In general, Americans eat too much fat. To reduce our risk for heart disease, we all need to eat less saturated fat and cholesterol. Because having diabetes puts you at increased risk for heart disease, you have even more reason to watch your fat intake.

Carbohydrates.

The rest of your daily calories will come from carbohydrates, which are found in fruits, vegetables, beans, dairy foods, and starchy foods such as breads.

Sugar is a type of carbohydrate. For the past 100 years, people with diabetes were told to avoid sugar. It was assumed that sugar, which quickly changes into glucose, would raise blood glucose levels more. But research has shown that this is not true.

Of course, there are still reasons why sugar is not a smart food choice. Your body depends on the nutrients supplied in the foods you eat. Sugary foods often contain empty calories that provide no nutrients. Your dietitian can help work foods with sugar into your meal plan.

But sugary foods can’t take the place of foods that supply vitamins and minerals. There is no reason to avoid table sugar in favor of other sweeteners, such as fructose (the sugar found in fruit), corn sweeteners, corn syrup, fruit juice or fruit juice concentrate, honey, molasses, dextrose, and maltose. On the other hand, there is no reason for people with diabetes to avoid foods that naturally contain sweeteners, such as fructose (fruits and vegetables) or lactose (dairy products).

Details.

Unless you have special health concerns or problems, you can follow the same guidelines for eating fiber and sodium as the general public. If you eat a variety of healthful foods, you don’t need to take extra vitamins and minerals.

Alcohol.

The warnings the public hears about alcohol also apply to you. If you have well-controlled diabetes, you can work one or two drinks into your meal plan. Do not drink alcohol on an empty stomach. It can cause very low blood glucose. If you take insulin or diabetes pills, you need to know how alcohol affects your blood glucose level by testing during and after you drink.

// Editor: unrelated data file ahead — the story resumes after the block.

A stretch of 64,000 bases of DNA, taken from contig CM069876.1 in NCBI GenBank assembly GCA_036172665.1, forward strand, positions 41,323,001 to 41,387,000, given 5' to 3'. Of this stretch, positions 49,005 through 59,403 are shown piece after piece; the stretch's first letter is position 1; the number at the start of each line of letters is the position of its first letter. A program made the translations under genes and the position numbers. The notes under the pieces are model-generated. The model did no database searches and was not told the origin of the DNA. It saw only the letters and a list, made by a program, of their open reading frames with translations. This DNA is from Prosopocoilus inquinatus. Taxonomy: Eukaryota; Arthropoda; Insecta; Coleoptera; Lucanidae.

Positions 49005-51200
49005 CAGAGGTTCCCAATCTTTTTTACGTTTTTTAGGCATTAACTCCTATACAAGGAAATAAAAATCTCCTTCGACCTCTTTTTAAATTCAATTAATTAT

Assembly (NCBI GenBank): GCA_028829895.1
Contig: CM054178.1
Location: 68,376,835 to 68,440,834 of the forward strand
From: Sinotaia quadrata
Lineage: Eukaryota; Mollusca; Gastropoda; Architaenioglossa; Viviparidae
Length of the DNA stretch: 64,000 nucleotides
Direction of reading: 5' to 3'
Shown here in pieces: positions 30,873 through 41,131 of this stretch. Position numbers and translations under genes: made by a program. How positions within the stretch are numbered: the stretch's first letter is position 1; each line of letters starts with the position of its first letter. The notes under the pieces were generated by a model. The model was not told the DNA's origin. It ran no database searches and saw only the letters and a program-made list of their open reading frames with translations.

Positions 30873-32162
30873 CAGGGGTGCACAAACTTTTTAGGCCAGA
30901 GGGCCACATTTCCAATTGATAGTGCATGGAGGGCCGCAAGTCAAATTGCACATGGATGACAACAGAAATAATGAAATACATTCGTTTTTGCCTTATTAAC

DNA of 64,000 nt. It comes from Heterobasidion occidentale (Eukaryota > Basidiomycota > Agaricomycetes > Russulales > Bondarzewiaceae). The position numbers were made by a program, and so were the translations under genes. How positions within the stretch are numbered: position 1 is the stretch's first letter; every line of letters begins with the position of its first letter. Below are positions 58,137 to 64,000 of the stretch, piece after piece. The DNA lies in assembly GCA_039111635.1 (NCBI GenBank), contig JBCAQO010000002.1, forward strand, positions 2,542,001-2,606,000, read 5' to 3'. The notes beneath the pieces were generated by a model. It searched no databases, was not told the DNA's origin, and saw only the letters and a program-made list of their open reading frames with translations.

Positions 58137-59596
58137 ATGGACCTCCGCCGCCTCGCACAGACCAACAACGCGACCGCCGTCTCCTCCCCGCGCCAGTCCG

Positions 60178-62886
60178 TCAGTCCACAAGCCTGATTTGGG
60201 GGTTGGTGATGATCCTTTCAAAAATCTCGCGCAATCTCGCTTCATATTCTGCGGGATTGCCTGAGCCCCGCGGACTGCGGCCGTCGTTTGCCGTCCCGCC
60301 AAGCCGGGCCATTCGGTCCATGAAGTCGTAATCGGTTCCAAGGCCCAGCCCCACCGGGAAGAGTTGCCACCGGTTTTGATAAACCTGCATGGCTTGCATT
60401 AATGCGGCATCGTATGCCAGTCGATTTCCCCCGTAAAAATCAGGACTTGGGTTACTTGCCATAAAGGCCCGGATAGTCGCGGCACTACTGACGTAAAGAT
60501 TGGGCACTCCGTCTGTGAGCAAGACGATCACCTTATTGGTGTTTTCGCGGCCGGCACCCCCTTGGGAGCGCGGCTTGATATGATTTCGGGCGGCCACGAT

You may have tried meal plans or diets only to fail time and again. You may have lost weight only to gain it back. Just the thought of changing your habits may seem overwhelming. The American Diabetes Association suggests that you think about food choices in a new way: Don’t try to do it alone. Working food choices into a diabetes treatment plan is a complex task. It takes teamwork. You want to wind up with a meal plan that fits you. Get the help of a registered dietitian and your doctor. A dietitian is a health-care professional with training and expertise in the field of food. The American Diabetes Association recommends that all adults with diabetes see a dietitian every 6 months to 1 year to help with meal plans. Look for one who has worked with many people with diabetes, because you want a dietitian who knows the current American Diabetes Association guidelines. Look for the initials RD (registered dietitian), which indicate that the dietitian has passed a national credentialing exam. Many states also require dietitians to have a license, so you’ll often see the initials LD (licensed dietitian). Good sources of recommendations are your primary care physician, area hospitals, The American Dietetic Association, and The American Diabetes Association (see below). Dietitians teach you many useful skills, such as how to:
  1. Use Exchange Lists for Meal Planning, published by the American Diabetes Association and The American Dietetic Association
  2. Count dietary carbohydrate and fat
  3. Read food labels
  4. Handle eating out in restaurants
  5. Make healthy food choices when grocery shopping Dietitians help you discover a range of nutritional resources, including cookbooks and reference materials, so you can learn how to prepare healthy, delicious, and satisfying meals.